Walmart Sued for Massive Wage Theft at California Warehouses
Federal Court Motion Casts Walmart in Central Role in Decade-Long Scheme to Defraud Workers
LOS ANGELES – Attorneys representing as many as 1,800 warehouse workers who move goods for Walmart in Southern California’s Inland Empire, on Friday took steps to add Walmart as a defendant in the federal class action known as Carrillo v. Schneider Logistics, Inc.
Plaintiff warehouse workers seek millions of dollars in reimbursement and penalties from Walmart and the contractors it hired to operate Walmart’s warehouse facilities in Riverside County, California.
“Walmart employs a network of contractors and subcontractors who have habitually broken the law to keep their labor costs low and Walmart’s profit margins high,” said Michael Rubin, attorney for the plaintiffs. “We believe Walmart knows exactly what is happening and is ultimately responsible for stealing millions of dollars from the low-wage warehouse workers who move Walmart merchandise.”
After months of discovery, including key depositions of Walmart managers with detailed knowledge of the warehouse operations, attorneys made the decision to add Walmart as a defendant.
“These egregious violations of fundamental workplace rights are ultimately Walmart’s responsibility,” said plaintiffs’ co-counsel Theresa Traber. “Walmart controls the operation of these warehouses from top to bottom, and keeps a watchful eye on everything that happens there, yet fails to show the workers the respect and dignity they deserve.”
“The entire time I have been working there, we have known that we are really working for Walmart,” said one worker. “The trucks that come in and out and the boxes we load and unload say Walmart, but until now the company has pretended it has nothing to do with what happened to us.”
The news comes as more details come to light about the horrific fire that swept through a Bangladesh clothing factory, killing more than 100 workers. Workers at the factory produced clothes for Walmart and other major retailers. Earlier in the year, workers at Walmart supplier C.J.’s Seafood revealed that they had been forced to work up to 24-hour shifts with no overtime pay and were sometimes locked into the plant to prevent them from taking breaks.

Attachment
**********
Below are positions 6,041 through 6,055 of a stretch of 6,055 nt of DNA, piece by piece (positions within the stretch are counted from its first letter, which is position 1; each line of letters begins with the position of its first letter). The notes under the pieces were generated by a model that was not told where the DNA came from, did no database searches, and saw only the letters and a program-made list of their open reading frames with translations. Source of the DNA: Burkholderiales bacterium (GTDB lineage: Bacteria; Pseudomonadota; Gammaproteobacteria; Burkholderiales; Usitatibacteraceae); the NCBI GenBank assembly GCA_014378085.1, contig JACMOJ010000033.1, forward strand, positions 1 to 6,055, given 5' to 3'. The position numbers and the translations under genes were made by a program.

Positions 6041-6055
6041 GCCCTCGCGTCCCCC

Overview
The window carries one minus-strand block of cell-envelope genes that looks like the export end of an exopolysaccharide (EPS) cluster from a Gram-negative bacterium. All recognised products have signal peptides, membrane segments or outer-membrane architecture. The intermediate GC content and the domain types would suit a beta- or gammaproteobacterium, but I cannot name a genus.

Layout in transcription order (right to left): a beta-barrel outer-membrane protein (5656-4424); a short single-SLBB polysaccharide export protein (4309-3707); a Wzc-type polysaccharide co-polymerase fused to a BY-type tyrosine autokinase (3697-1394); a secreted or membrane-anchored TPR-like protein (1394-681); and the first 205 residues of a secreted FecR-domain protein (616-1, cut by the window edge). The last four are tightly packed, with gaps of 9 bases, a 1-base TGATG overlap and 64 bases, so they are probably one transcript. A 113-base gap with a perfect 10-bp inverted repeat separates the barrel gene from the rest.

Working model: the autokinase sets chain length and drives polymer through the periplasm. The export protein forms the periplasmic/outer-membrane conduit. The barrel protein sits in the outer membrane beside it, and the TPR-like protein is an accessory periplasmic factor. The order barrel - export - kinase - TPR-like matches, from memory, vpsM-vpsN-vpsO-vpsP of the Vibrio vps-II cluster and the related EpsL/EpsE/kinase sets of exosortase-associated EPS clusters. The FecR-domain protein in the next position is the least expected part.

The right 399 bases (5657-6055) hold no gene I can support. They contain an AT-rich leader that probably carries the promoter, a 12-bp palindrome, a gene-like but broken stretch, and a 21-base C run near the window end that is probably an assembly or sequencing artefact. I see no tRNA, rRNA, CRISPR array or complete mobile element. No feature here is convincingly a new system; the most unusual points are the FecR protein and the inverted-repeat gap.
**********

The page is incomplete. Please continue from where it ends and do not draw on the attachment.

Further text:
“Walmart has a major problem in its supply chain,” said University of Southern California Professor Juan de Lara, an expert on supply chain logistics. “Walmart’s relentless focus on producing goods at the lowest possible cost has left workers throughout its supply chain extremely vulnerable. In Bangladesh, workers died because they had no fire exits. In Louisiana, guest workers were threatened with violence against themselves and their families. And now, these warehouse workers in Southern California have shown that despite having to work long, hard hours under perilous conditions, they were often not even paid the legal minimum wage.”
In October 2011, workers who were jointly employed at the Walmart warehouses by Schneider Logistics, Inc. and two temporary staffing agencies, Premier Warehousing Ventures and Impact Logistics, filed the Carrillo class action to recover back pay, penalties, and damages. Their lawsuit alleges that the workers who load and unload Walmart’s truck containers, many of whom have worked at these warehouses for years, were routinely forced to work off the clock, denied legally required overtime pay, and retaliated against when they tried to assert their legal rights, or even asked how their paychecks had been calculated. “As a matter of economic reality, Walmart controls these workers’ employment. The more facts we learned and documents we reviewed, the clearer it became that Walmart is responsible for the conditions in which they work,” said Kevin Kish of Bet Tzedek Legal Services, plaintiffs’ co-counsel.
The California Department of Labor Standards Enforcement raided the Walmart-contracted warehouses in October 2011 and issued citations for civil fines totaling more than $1 million for inadequate recordkeeping alone.
About 85,000 workers labor in warehouses in the Inland Empire, San Bernardino and Riverside counties, loading and unloading goods that enter through our nation’s busiest ports in Long Beach and Los Angeles en route to major retailers like Walmart. The majority of workers are hired through temp agencies, paid low wages, receive no benefits, and have no job security.